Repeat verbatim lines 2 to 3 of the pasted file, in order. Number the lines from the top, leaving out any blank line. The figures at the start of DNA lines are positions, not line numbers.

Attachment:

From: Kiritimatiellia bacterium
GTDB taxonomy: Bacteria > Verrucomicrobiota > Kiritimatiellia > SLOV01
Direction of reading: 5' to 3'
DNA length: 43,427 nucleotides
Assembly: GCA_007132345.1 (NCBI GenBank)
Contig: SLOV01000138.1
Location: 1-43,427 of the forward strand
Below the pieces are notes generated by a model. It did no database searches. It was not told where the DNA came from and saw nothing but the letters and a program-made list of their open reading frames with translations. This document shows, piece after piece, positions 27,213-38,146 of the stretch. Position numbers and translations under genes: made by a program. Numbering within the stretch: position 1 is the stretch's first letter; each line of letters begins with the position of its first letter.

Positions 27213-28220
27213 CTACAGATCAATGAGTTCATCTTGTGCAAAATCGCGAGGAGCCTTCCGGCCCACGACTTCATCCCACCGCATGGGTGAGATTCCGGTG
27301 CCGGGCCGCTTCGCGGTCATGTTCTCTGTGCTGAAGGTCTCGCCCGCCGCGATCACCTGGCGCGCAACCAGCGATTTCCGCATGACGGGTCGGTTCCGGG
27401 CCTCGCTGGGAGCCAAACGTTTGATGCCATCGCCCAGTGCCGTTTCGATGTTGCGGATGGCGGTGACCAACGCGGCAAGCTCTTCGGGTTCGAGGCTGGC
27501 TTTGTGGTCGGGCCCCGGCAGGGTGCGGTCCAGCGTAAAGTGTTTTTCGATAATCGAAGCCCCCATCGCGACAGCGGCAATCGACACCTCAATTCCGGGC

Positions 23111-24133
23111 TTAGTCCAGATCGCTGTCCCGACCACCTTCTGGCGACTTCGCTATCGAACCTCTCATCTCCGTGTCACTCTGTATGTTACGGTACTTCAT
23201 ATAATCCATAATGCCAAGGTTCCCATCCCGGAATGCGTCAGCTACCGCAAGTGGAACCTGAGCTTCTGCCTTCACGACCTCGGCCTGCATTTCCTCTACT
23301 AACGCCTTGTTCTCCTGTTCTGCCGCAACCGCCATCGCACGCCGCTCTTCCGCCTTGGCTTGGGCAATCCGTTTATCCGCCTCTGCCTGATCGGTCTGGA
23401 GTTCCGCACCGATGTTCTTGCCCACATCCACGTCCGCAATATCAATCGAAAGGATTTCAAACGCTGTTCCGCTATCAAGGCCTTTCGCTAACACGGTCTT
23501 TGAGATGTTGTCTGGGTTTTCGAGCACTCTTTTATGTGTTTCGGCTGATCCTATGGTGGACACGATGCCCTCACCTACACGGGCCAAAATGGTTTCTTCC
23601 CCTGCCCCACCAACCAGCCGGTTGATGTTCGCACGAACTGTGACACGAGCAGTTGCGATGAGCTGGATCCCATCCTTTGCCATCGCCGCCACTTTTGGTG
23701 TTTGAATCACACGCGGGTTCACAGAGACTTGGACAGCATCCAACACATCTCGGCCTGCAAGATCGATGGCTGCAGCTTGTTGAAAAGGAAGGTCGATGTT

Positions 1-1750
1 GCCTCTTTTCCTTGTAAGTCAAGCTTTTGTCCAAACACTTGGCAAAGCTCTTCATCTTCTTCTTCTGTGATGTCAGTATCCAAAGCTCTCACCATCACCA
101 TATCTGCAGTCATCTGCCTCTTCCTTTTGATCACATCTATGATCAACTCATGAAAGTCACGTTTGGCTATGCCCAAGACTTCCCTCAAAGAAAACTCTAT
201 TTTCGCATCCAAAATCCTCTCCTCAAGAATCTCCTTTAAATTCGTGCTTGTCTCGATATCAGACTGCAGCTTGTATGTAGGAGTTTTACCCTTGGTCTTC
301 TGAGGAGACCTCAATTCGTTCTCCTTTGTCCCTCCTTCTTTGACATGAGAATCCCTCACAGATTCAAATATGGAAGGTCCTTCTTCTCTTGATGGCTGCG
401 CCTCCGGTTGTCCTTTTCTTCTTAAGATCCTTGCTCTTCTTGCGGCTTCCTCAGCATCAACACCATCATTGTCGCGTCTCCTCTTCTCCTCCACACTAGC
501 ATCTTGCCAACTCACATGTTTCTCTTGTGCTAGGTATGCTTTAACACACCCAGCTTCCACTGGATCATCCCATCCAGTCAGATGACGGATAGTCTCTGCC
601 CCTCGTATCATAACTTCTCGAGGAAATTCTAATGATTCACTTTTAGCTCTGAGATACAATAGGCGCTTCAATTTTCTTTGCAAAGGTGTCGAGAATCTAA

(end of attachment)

GTDB taxonomy: Bacteria > Verrucomicrobiota > Kiritimatiellia > SLOV01
Direction of reading: 5' to 3'